So while I’ll continue to keep some things to myself, things that are just between the spirits and me, I’ll continue to share the stories I’m willing to tell.

On a little different note, one line in particular from the essay really struck home for me:

Tell me about how hot your sweat lodge was and how thirsty you emerged from it, when you explore whether or not Pagan sweat lodges are cultural appropriation.

I’ve changed a good bit in my perspectives on cultural appropriation, especially since accepting the call to shamanism. When I first started thinking about it, I was more of a hardass than I am now. Not to the extent where I called all white shamans “wannabes”, but I tended to put a lot more emphasis on “doing it right”. My ultimate decision at the time was still “You need to make your own educated choices”, but there was still more judgement on my part than probably was healthy.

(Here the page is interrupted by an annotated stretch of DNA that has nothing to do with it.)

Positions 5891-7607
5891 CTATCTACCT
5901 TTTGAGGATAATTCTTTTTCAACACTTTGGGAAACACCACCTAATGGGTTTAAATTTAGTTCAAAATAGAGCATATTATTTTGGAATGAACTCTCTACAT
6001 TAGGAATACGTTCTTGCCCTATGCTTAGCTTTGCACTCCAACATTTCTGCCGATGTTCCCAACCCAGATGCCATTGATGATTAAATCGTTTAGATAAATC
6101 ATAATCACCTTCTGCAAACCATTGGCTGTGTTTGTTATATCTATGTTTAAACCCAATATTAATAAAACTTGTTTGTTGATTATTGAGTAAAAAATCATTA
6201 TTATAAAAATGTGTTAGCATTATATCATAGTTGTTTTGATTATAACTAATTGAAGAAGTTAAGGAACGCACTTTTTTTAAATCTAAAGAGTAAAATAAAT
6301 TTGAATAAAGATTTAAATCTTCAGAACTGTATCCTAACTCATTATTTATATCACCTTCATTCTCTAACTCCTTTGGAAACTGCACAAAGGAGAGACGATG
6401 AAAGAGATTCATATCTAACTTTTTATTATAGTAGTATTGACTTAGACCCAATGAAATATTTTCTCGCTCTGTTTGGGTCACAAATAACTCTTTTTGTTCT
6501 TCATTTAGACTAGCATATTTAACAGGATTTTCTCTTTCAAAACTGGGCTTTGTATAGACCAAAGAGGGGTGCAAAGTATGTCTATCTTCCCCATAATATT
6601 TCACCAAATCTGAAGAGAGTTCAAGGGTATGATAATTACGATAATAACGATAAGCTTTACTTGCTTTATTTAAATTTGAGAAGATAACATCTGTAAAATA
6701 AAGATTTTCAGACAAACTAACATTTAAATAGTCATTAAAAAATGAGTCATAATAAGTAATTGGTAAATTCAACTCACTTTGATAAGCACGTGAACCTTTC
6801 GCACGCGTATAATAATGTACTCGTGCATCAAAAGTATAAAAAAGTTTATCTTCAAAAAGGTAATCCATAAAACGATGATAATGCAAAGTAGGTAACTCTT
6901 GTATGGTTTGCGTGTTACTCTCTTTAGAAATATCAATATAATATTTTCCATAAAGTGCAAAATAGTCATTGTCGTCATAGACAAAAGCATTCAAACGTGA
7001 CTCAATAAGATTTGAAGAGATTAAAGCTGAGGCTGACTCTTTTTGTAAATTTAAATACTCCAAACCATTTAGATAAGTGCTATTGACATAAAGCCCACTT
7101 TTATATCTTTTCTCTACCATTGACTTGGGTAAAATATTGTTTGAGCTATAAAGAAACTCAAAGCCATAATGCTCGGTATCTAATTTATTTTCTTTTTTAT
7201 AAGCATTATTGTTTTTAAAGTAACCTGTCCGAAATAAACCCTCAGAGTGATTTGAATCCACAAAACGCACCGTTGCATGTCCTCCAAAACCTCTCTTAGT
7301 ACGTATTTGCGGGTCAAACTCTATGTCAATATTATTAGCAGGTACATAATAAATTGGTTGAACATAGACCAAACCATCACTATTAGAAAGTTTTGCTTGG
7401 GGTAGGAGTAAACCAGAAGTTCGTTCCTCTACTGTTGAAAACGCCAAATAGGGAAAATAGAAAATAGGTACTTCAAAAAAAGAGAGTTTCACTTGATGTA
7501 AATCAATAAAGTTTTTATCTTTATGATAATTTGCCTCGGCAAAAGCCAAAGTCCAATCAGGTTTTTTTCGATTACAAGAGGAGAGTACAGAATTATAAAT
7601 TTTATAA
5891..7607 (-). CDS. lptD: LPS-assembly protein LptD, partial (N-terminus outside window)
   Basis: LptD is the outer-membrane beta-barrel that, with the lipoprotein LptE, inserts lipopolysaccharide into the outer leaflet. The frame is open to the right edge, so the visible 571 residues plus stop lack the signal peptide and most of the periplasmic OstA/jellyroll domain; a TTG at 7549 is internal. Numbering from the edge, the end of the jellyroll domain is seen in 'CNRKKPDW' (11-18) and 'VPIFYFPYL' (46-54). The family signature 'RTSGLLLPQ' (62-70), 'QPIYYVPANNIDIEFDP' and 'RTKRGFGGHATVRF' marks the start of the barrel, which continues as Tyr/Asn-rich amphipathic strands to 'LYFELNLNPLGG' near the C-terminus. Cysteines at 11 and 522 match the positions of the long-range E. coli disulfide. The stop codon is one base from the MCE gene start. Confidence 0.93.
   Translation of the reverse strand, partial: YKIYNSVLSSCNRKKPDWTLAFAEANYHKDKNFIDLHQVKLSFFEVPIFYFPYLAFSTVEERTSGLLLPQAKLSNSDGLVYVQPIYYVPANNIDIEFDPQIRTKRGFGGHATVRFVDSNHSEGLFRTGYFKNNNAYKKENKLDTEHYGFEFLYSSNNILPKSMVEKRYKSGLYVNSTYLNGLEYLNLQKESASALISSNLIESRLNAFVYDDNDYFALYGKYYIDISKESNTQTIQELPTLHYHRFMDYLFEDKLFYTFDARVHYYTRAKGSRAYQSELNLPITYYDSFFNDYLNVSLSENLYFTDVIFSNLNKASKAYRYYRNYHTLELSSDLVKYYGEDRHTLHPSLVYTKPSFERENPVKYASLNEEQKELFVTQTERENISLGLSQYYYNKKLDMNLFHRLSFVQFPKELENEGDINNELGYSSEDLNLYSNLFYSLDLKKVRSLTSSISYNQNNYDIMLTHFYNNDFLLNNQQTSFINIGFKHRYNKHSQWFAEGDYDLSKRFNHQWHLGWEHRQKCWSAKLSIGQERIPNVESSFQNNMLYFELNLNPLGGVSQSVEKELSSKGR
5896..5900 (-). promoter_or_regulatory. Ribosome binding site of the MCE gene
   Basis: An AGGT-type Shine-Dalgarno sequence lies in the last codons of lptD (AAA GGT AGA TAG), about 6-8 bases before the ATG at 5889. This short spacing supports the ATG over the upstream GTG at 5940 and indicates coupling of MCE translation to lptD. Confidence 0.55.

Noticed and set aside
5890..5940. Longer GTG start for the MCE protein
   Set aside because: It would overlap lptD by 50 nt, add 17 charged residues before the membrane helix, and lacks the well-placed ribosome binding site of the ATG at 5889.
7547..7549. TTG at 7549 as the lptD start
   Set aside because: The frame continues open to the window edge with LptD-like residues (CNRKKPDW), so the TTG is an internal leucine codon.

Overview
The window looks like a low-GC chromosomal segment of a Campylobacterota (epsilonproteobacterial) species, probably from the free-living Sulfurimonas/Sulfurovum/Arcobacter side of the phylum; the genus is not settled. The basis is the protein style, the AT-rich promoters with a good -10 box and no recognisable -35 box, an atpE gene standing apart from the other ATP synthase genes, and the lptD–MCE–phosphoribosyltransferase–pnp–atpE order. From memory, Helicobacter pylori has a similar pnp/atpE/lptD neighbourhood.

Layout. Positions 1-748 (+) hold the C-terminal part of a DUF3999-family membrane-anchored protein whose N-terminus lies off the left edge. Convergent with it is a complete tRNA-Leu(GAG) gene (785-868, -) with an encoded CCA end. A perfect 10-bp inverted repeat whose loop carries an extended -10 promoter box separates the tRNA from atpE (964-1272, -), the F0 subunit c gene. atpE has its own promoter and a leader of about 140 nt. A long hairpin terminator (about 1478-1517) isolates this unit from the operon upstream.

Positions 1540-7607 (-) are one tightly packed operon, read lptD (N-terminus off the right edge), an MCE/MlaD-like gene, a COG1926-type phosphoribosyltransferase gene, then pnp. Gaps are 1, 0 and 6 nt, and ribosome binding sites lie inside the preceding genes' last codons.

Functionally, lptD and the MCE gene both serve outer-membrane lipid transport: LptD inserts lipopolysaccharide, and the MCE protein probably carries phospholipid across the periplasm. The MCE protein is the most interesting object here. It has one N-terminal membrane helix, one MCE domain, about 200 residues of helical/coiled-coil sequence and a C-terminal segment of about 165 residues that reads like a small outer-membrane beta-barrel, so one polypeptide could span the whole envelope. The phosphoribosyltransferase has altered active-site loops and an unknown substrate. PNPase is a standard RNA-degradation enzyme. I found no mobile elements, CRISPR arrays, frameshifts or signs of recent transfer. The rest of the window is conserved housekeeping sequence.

I can look at this article from two years ago and see where I was beginning to question the more hardline opinions I had. However, starting shamanic work last September contributed to a further chipping away of my stubbornness that anyone who did X was obviously Y. What really clinched the deal was my experience in Arizona, where going through two of the ecoshamanic initiations with James Endredy, as well as my own personal rite of passage on my “day off”, demonstrated just how overcerebral I was being about the whole situation. I was so concerned about doing it “by the books” and trying so hard not to offend people who might *gasp* assume I was a plastic shaman that I wasn’t really letting myself sink into the experience itself.